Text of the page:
[Skip to Content]
Access to paid content on this site is currently suspended due to excessive activity being detected from your IP address Please contact the publisher to request reinstatement.
[Skip to Content Landing]
Views 24,827
Citations 0
Medical News & Perspectives
July 9, 2020

School Superintendents Confront COVID-19—“There Are No Good Options for Next Year”

JAMA. Published online July 9, 2020. doi:10.1001/jama.2020.12575

If Susan Enfield, EdD, had a nickel for every time someone in recent weeks told her they wouldn’t want her job, she’d be a wealthy woman.

Enfield is the superintendent of Highline Public Schools, which serves more than 17 000 students in suburban Seattle. She’s been losing sleep over how to prevent those students—who haven’t been inside a classroom since March 12—from falling further behind academically, given that the coronavirus disease 2019 (COVID-19) pandemic shows no sign of waning, let alone ending, by the time school resumes September 3.

“There are no good options for next year,” Enfield said in an interview. “There is no scenario in the fall that doesn’t break your heart.”

Limit 200 characters
Limit 25 characters
Conflicts of Interest Disclosure

Identify all potential conflicts of interest that might be relevant to your comment.

Conflicts of interest comprise financial interests, activities, and relationships within the past 3 years including but not limited to employment, affiliation, grants or funding, consultancies, honoraria or payment, speaker's bureaus, stock ownership or options, expert testimony, royalties, donation of medical equipment, or patents planned, pending, or issued.

Err on the side of full disclosure.

If you have no conflicts of interest, check "No potential conflicts of interest" in the box below. The information will be posted with your response.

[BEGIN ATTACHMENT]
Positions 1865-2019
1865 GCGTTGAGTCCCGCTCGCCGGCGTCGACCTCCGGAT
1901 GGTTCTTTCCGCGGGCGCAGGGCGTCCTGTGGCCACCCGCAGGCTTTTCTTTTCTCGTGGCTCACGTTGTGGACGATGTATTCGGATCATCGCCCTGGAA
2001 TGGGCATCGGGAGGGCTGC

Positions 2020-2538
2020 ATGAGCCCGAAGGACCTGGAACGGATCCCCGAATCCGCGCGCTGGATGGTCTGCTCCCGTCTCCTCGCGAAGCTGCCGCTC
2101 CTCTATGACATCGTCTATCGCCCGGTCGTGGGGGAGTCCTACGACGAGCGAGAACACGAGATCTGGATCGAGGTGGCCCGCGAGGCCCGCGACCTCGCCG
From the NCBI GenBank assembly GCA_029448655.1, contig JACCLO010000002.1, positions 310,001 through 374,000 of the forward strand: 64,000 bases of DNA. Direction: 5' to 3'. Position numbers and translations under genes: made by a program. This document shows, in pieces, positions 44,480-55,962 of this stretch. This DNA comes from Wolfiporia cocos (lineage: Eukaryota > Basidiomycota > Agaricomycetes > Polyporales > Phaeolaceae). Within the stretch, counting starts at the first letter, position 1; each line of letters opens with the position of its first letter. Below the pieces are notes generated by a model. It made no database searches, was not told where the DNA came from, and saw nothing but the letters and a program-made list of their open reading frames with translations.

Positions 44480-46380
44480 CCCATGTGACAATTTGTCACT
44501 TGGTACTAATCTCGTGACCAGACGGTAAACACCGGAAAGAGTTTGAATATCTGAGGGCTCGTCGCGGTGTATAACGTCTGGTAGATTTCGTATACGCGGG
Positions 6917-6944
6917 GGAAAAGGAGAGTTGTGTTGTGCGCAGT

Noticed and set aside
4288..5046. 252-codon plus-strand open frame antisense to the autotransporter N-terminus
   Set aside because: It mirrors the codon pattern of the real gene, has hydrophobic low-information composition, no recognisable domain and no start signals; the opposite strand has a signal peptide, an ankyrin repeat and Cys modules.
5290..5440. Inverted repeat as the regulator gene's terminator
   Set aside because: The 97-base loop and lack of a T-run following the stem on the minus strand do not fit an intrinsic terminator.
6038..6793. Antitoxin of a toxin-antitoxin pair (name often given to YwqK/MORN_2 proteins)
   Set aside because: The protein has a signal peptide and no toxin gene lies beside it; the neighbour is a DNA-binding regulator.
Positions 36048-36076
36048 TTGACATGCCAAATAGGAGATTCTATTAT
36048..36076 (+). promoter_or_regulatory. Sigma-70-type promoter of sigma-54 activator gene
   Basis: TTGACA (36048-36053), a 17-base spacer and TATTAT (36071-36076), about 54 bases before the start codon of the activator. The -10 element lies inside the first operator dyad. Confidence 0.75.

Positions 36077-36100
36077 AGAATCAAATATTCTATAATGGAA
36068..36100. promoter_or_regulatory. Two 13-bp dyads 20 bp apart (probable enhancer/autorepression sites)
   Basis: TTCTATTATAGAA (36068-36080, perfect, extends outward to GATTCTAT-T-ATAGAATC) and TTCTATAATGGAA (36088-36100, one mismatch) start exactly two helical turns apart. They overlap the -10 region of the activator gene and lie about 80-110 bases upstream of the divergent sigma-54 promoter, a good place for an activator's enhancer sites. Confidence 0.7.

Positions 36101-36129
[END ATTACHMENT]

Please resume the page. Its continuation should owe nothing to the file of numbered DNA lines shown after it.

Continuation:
Not all submitted comments are published. Please see our commenting policy for details.

Limit 140 characters
Limit 3600 characters or approximately 600 words
    1 Comment for this article
    Rapid Testing
    David Lewis, Artist | no affiliation
    Because a certain level of SARS-CoV-2 virus has to exist in a patient before they can infect others, infected people have a window of time during the course of their infection where they are capable of infecting others.

    Cheap rapid result antigen tests are very accurate at identifying people during this window of time.

    In a preprint and in media appearances (1,2), Dr. Michael Mina states it is possible to produce a test in quantities large enough quickly enough that, for instance, children returning to school could be tested every day, with a result
    coming in 10 - 15 minutes, to determine if they are infectious. As production of such a test became a reality, the cost per test would approach $1. This is off the shelf technology. He's talking about exposing a paper strip to saliva.


    1. "Test sensitivity is secondary to frequency and turnaround time for COVID-19 surveillance" is available on MedRxiv https://www.medrxiv.org/content/10.1101/2020.06.22.20136309v2

    2. Episode 640 of the podcast "This Week in Virology" https://www.microbe.tv/twiv/twiv-640/